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General Health

Health Highlights: August 12, 2002

Mon Aug 12, 2002

Here are some of the latest health and medical news developments, compiled by editors of The HealthScout News Service:

Bioweapons Expert Denies Anthrax Role

A Virginia bioweapons expert vehemently denies he was behind last fall's anthrax mail attacks, saying that law enforcement and the media have destroyed his life and career.

Group Says Fat Folks Can Be Healthy

Fri Aug 9, 2002

By JUSTIN BACHMAN, Associated Press Writer

When people see Phyllis Warr, a short, stout woman who tips the scales at more than 250 pounds they assume she's out of shape — until she starts getting down on the dance floor.

Cathy Davis Pannone weighs more than 300 pounds, but in the swimming pool she glides along with a grace that justifies her nickname — cat.

The National Association to Advance Fat Acceptance has a new message to sell at its annual convention this week: Being fat doesn't mean you can't be fit.

Calls for Public Defibrillators Rise

Sat Aug 10, 2002

By JAY LINDSAY, Associated Press Writer

BOSTON (AP) - A man's deadly heart attack on a train has become the latest rallying point of people who advocate putting more portable defibrillators in public places.

James Allen went into cardiac arrest last week and had to wait for proper medical attention while the train made two more regular stops. Medical experts said his chances of survival were slim without access to a portable defibrillator.

W. Nile Cousin Studied For Clues

Sat Aug 10, 2002

By JASON STRAZIUSO, Associated Press Writer

JACKSON, Miss. (AP) - In 1975, an outbreak of the mosquito-borne St. Louis encephalitis spread through 29 states, killing 95 people and infecting about 3,000 others. The following year, infection rates were down, and they have stayed down over the decades that followed.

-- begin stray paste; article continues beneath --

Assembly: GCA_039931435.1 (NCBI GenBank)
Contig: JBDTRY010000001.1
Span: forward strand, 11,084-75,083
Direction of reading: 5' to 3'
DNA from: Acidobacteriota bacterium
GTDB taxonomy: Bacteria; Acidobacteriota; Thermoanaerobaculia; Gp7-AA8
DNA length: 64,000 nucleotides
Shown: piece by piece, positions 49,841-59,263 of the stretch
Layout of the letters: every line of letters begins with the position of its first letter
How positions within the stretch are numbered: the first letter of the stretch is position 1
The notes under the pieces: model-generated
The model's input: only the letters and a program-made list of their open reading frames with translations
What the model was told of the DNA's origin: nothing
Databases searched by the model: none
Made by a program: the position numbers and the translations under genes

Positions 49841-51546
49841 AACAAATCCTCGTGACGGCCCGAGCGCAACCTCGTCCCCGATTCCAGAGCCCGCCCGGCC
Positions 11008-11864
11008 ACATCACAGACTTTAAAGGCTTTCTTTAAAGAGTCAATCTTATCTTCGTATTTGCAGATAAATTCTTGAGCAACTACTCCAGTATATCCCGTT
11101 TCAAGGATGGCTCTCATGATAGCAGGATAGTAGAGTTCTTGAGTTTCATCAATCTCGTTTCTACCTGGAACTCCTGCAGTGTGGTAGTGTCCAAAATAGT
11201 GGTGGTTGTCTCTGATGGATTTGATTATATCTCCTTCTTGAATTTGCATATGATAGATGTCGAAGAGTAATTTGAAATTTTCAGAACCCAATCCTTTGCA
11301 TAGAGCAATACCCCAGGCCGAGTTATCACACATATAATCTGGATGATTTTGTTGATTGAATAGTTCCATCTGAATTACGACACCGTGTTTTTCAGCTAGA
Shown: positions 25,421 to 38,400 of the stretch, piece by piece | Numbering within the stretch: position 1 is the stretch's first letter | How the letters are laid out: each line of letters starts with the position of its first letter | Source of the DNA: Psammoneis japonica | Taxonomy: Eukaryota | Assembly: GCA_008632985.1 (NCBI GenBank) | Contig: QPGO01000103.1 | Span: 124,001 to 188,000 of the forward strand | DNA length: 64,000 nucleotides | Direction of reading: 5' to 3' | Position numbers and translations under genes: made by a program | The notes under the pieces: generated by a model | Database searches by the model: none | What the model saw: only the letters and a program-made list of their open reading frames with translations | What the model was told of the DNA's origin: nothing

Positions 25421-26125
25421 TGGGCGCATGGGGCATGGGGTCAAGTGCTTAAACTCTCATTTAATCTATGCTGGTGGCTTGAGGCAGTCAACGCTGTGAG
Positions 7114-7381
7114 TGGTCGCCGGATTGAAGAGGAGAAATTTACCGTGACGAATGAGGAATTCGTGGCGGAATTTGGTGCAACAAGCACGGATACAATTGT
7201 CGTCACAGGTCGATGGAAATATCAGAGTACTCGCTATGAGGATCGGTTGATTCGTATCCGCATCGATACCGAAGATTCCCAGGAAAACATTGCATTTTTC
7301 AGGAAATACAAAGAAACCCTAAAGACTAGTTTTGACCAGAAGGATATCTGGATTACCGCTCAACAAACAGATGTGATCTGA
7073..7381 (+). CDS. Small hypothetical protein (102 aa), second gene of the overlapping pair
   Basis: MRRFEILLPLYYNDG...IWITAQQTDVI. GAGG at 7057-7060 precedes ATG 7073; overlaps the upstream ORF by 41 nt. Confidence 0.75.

Health officials expect a similar trend in the country's second major outbreak of West Nile virus, a mosquito-borne disease that first appeared in 1999 and has killed seven people and infected more than 130 this year.

U.K. Legionnaires' Outbreak Slows

Sun Aug 11, 2002

LONDON (AP) - Britain's worst outbreak of Legionnaires' disease in a decade is slowing down and appears to be nearing an end, the head of the hospital treating many of the patients said Sunday.

Ian Cumming, chief executive of Morecambe Hospitals NHS Trust, said the number of new patients testing positive for the illness had decreased.

One person was diagnosed with the disease overnight, bringing the total number of confirmed cases to 124.

New Polio Cases in India Triple

Mon Aug 12, 2002

By NEELESH MISRA, Associated Press Writer

NEW DELHI, India (AP) - The number of new polio cases in India nearly tripled in the first six months of this year, compared with the same period in 2001, in a setback to the world's goal of eradicating the crippling disease by 2005.

According to the National Polio Surveillance Project, run by the government and the World Health Organization, 86 new cases were reported from January through June this year — compared with 31 cases over the same period last year.

Some Doctors Happier Than Others with Career Choice

Fri Aug 9, 2002

NEW YORK (Reuters Health) - About 1 in 5 US doctors is dissatisfied with their career, but those in certain specialties or in certain parts of the country are happier than others, according to a survey.

For example, those treating the elderly (geriatric internal medicine), newborns (neonatal-perinatal medicine) or children (pediatrics), as well as those specializing in skin conditions (dermatologists), reported high levels of career satisfaction.

Study: Botox Can Aid Stroke Victims

Wed Aug 7, 2002

By JEFF DONN, Associated Press Writer

BOSTON (AP) - Botox, the wrinkle-smoothing botulism toxin that has become the biggest sensation in cosmetic medicine, also can help stroke victims regain use of their clenched and rigid hands.

The findings, published in Thursday's New England Journal of Medicine, add to the evidence that the food-poisoning toxin — in diluted form — can relax muscles contracted by a broad range of conditions, from writer's cramp to cerebral palsy.

Canadian Man Dies of Mad Cow

Fri Aug 9, 2002

By BARRY BROWN, Associated Press Writer

TORONTO (AP) - A Canadian man has died in the country's first confirmed case of the human brain condition linked to "mad cow" disease, officials said Thursday.

The unidentified man, said to be under 50 years old, contracted the "new variant" form of Creutzfeldt-Jakob disease while in Britain, which has faced several outbreaks of the disease, said Dr. Antonio Giulivi, an official with the Canadian government agency, Health Canada.

Bone Marrow Cells May Stave Off Amputation

Fri Aug 9, 2002

By Amy Norton

NEW YORK (Reuters Health) - Researchers have used cells taken from patients' own bone marrow to treat their diseased leg arteries, preventing toe amputations in some patients.

They say this early success could lead to a way to sprout healthy new blood vessels in patients with artery disease affecting the limbs and, possibly, the heart. The technique has been tried in two patients with heart disease, and looks promising, the researchers report.